Catch me I’m falling!
Sorry to tell you this, but when I say “catch me, I’m falling”, it is not because you have induced a swoon. This isn’t a pass; it is the unfortunate effect of having my butt, hip and thigh muscles gradually disappear. And getting up unassisted has not been a move in my repertoire for sometime. I’m sure a local Aussie Post delivery worker was happy to know I wasn’t trying out the damsel in distress routine to gain his romantic attentions when he found me soaking up the rays on my friends front lawn one fine sunny day a few years ago. I had dropped something off at her front door on a day she was out. This meant a gargantuan step to the porch (est.150-200mm – it’s a relativity thing). Both steps up and down involved a type of manic pole dancer move as I clung to the verandah railing for dear life. My descent saw me splayed across her freshly mown and lush front lawn with car keys in my hand and phone (read lifeline) in my car. Darn – what to do.
- I could sit up – yay.
- I couldn’t crawl easily due to upper body strength – boo.
- If I could crawl to the car and try to open the car door my imbalance would probably knock me back down again – boo.
- Gaz might end up missing me and come looking – semi yay.
- Kids will soon be finishing school and come walking past pointing at the new garden gnome at no.37 – semi boo.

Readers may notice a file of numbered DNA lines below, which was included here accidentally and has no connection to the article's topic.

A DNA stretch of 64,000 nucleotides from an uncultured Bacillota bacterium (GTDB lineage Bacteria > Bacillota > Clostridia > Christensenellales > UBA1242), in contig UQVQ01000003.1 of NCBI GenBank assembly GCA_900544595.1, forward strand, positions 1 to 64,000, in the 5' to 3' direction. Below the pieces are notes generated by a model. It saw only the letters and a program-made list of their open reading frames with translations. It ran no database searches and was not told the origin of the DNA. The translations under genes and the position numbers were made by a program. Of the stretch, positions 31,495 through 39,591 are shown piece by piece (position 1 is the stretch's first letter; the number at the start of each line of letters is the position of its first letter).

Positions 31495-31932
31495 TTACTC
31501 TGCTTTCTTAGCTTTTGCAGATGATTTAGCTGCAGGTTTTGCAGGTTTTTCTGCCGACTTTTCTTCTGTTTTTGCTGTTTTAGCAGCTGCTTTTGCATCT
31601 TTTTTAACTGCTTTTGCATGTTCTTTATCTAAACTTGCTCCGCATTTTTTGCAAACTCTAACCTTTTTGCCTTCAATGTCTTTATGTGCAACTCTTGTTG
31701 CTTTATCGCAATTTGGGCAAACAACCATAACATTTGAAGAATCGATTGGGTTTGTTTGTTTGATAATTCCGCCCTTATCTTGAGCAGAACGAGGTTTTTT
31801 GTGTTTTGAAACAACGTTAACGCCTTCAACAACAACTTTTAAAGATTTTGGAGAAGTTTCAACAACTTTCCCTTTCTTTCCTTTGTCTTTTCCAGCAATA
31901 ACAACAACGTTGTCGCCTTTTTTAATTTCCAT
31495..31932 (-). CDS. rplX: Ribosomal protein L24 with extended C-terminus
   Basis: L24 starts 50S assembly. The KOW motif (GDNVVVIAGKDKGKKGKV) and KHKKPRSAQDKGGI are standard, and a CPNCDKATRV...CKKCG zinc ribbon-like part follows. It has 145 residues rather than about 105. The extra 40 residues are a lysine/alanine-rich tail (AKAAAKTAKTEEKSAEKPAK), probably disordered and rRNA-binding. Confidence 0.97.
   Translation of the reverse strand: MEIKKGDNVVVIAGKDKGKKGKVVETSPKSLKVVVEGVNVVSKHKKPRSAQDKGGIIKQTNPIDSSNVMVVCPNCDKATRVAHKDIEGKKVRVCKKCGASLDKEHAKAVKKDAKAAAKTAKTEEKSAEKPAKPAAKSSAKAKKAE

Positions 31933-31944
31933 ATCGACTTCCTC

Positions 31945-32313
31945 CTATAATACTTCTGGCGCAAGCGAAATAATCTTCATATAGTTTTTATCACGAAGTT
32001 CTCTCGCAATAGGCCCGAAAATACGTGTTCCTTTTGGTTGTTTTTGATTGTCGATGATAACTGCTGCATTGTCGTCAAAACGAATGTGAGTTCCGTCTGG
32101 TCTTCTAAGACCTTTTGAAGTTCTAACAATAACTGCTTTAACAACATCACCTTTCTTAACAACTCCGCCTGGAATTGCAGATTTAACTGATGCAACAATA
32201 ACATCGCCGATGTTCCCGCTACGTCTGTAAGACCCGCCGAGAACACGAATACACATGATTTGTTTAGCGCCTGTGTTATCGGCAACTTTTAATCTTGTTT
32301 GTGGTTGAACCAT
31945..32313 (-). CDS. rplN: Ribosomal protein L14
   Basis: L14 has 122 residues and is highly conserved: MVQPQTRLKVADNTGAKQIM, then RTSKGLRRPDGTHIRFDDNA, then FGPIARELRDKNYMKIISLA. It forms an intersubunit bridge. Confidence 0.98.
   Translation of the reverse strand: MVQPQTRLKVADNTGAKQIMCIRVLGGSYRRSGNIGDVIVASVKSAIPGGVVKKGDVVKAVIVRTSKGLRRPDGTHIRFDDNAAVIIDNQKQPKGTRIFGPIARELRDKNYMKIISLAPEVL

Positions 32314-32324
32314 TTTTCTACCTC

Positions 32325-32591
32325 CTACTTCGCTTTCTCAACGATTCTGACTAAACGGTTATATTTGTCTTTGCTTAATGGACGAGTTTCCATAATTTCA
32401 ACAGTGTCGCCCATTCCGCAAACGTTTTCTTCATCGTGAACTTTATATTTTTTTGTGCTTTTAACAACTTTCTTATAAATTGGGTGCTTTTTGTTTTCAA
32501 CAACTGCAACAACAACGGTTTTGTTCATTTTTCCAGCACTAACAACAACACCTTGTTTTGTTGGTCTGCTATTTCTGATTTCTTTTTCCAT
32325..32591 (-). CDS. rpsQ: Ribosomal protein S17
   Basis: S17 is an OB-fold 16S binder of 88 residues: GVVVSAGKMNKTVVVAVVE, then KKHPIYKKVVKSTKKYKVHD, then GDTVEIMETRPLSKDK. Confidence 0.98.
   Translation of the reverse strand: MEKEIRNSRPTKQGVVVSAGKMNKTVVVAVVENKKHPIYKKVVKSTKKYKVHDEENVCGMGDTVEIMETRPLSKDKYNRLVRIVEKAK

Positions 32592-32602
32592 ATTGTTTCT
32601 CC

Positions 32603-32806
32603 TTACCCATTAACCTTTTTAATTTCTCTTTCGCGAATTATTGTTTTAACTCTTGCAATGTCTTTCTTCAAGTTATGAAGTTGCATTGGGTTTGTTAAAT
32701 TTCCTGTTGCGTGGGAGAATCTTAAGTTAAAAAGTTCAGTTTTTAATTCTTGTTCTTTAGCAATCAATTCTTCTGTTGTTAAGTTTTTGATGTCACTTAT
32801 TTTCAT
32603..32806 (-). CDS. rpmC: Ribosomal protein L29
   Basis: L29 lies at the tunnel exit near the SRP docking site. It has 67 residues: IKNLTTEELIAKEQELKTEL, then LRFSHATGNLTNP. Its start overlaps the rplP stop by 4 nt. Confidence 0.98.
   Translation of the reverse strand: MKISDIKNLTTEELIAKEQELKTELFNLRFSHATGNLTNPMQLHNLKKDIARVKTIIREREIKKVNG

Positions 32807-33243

Before complete despair took over I heard the welcoming and delightful tones of a motorcycle coming along the footpath. Here comes the local postie and my friend had mail. What a win. Hallelujah, I sighed. He turned towards me quizzically, “Enjoying the sunshine love?”. As he walked toward me with the mail in hand I decided full disclosure was the name of the game here so I answered, “Umm well actually I don’t live here and neither am I squatting but have this deteriorating condition that means that I am unable to get myself up after I fall. Could you please get my phone from my car so I can call my husband?” “I’ll do better than that” and my wonderful saviour called Lesley (you get on first name basis pretty quickly in these circumstances) heroically wrapped his majestic arms around me as in a bear hug and lifted me effortlessly to my quaking legs and then assisted me tomy car. That was certainly one pick up and delivery he didn’t think he’d be making that day. There have been a few falls since and I have been extremely fortunate to have never had any serious consequences from them. Many others have not been so lucky. When you already have a progressively chronic and deteriorating condition, injuries are not just a temporary thing – you never seem to recover fully and the effects seem to accumulate. There’s nothing romantic or elegant about meeting the ground. Falling , however, typifies and can often be the first sign of a Neuro Muscular Disorder such as Adult Onset Limb Girdle Muscular Dystrophy (LGMD). It is typically preceded, over time, by a waddling, slow gait, limping, stumbling and tripping. Some of these actions, especially when you haven’t yet started needing a walking stick, can make you appear drunk, slow or stupid and at worst create annoyance and frustration in those around you. I have certainly had people stare at me and audibly hear them comment that they thought I must be drunk already as I was walking into a beer garden leaning on my sister. Often times I have been very slow getting across a pedestrian crossing or simply walking through a shopping and have felt very self-conscious and even apologetic as a result. It is very easy to get impatient when you see anyone, young and old, walking gingerly. Please, be empathetic. Most of the time I would bet that they are doing all they can to get to their destination and are acutely conscious that with every step that those in a hurrycould bump them and they would lose their balance in a flash. We mostly all succumb to the inevitable mobility aids when necessary but until then all we want is to remain upright and active for as long as nature will allow. And, while it can be confronting to see someone fall, please be like Lesley the Postie and take some time to check on them; make sure they are OK and see how you can help. Very importantly – unless they know how you should lift them up and you are safely able to do so, you are best to call the ambulance to assist. Many conditions (such as LGMD) can result in other injuries from incorrect lifting or supporting techniques. My point? Wobbly doesn’t necessarily mean drunk, slow doesn’t mean stupid, everyone needs a little help from time to time and – most importantly – we should NEVER consider getting rid of home mail delivery services!